But if that is so, that work is too important to leave to “Pink Ladies,” even when the volunteers are visiting like-minded people. (Others will, I’m sure, call into question the identification of “Pink Ladies” here as at best anachronistic, and at worst dismissive and demeaning. I have the highest respect for the many valuable services offered by lay volunteers in many areas of hospital function.) If we are the professionals, with the academic and clinical education and the professional experience to use those tools appropriately, then we are also those with responsibility to supervise those ministries in our institutions. A CPE student could learn a lot about therapeutic listening from a social worker; but he or she could not learn about pastoral presence and listening with a chaplain’s perspective. So we must take responsibility in our institutions not just for what we do at the bedside, but also for oversight of what others might do. That’s not an exact statement. Certainly, we’re not called to interfere in established family or pastoral relationships (although even in the latter case there may be times to step in) precisely because those relationships are established and are not institutional. But if it’s going to be done representing our institutions we should take responsibility as the persons most able to respond. I have suggested that other professions find ways to delegate some of their functions; but they would never delegate supervision of those functions. Indeed, for licensed practitioners those responsibilities are in state regulations: physician assistants must be supervised by physicians and certified nurse aids must be supervised by nurses. So for our work: whether the extenders are volunteers or students, it is for us to establish the standards and to provide the supervision to see that the care is offered so as to benefit the patient. We risk harming patients, and certainly we harm our profession, if we delegate that to others.

Now, I know that we don’t have the opportunity in all institutions. There are many places that don’t understand the value for patients and for the institution of having a certified chaplain who can oversee an institution’s program. But if we establish that as the norm where we can, it will have an effect on the industry as a whole. Even those institutions that will only work with volunteers will recognize the importance of volunteers who show that good sense and sensitivity. They will set expectations and provide training and work only with those who can at least do no harm, and who may well provide care that well serves the patient. Even when we cannot act, we can model the importance of good care, and not simply well-meaning but insensitive care; and the institutions that cannot pay for us will still want to follow our example.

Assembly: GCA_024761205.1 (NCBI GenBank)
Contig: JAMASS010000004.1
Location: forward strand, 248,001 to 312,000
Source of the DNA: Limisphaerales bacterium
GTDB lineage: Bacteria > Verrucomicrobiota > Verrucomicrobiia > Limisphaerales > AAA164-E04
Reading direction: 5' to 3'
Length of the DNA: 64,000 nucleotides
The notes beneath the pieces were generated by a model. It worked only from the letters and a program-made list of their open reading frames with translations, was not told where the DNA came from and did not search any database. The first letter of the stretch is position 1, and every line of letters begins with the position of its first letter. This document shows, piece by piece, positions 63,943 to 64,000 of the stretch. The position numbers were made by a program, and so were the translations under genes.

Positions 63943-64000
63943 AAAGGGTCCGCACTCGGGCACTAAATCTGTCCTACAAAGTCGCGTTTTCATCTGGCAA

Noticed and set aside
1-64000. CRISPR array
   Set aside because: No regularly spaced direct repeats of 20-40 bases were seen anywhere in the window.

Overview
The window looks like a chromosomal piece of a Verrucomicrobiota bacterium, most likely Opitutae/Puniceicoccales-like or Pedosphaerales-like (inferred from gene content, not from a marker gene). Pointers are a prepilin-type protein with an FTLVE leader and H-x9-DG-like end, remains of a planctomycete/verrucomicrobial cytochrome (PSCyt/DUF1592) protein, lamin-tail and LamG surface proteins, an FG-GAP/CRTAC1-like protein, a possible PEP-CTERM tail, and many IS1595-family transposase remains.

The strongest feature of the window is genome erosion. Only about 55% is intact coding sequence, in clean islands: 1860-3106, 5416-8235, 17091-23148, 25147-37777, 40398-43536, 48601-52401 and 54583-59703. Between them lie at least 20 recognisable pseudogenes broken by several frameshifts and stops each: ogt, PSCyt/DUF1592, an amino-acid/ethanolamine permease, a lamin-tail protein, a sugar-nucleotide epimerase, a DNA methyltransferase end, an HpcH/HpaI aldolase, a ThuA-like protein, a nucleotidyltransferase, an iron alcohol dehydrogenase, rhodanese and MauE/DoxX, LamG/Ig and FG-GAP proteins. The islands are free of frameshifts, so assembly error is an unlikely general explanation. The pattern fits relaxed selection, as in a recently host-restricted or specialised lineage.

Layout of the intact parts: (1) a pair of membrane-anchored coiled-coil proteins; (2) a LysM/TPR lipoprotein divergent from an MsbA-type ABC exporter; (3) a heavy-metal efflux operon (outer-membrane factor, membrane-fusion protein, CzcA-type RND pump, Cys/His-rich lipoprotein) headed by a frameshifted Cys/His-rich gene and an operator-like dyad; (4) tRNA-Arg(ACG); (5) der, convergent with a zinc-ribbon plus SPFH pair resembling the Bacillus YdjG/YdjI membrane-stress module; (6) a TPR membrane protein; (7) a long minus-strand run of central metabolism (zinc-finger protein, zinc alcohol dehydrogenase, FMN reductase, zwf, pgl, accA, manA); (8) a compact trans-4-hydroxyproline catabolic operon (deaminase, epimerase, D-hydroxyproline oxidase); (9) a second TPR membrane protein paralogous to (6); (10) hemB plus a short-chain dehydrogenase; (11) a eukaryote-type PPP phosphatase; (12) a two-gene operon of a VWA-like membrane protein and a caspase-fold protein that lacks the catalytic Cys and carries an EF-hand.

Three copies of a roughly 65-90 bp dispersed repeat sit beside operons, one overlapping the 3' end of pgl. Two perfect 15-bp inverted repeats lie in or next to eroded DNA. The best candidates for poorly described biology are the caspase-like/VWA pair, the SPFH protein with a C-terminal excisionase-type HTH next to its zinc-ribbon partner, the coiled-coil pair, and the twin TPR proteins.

So, if the issue is the quality of pastoral care and support that a patient and family receive, than the question is not at bottom whether the caregiver is paid, but whether the caregiver is carefully selected and adequately trained. Would I like to see a board certified chaplain in every inpatient and residential health care setting? Certainly I would. That would not end the need in many cases to extend our ministries with students and volunteers. It would, however, provide those students and volunteers with supervision and guidance so as to provide those institutions and the patients, families, and staff within them with effective, compassionate, quality pastoral care.


Susan Palwick said...

We've arrived at the same conclusion! (And I loved the presence story, btw.) So tell me: would you anticipate any resistance within the professional-chaplain community to the "use volunteers as long as you train and supervise them" model? My sense is that there are at least some folks very invested in the idea that one can't be an effective chaplain on any level without having had 90,000 hours of CPE, although I'd love to be wrong about that.

And if anyone reading this is interested in a volunteer's take on the "pink ladies" nomenclature, here's my post on the subject.

Language matters. Professionals need to be careful how they talk to and about volunteers. A professional member of the volunteer-services department in my hospital once saw me in an elevator and said, "Oh, you're here for your little ministry?" I felt my face freeze, and she must have seen it, because she said quickly, "No, it's not little, I didn't mean that."

Whether my ministry seems little to her or not, it's not little to the patients.

Marshall Scott said...

I'm sure there are a rare few who would resist working with volunteers under any circumstances, believing that it would prevent administrators from hiring additional chaplains. However, I do think they're rare. And, I do have some colleagues who share Chaplain Ray's anxiety that there's no separating themselves from clergy in congregations where, as I suggested, charismatic call is the criterion, and not training.

However, I think that most chaplains ( and for that matter, most adminstrators and even some doctors) are teachable. I think that most would be comfortable with my standards. Now, the investment involved in training and supervising volunteers may be more than some want to commit to. In addition, as you've seen from what I write, I see chaplaincy as a global practice. If folks are so fixed on the work at the bedside that they can't see this as caring for the whole institution, they can't see the time in their schedule to do so.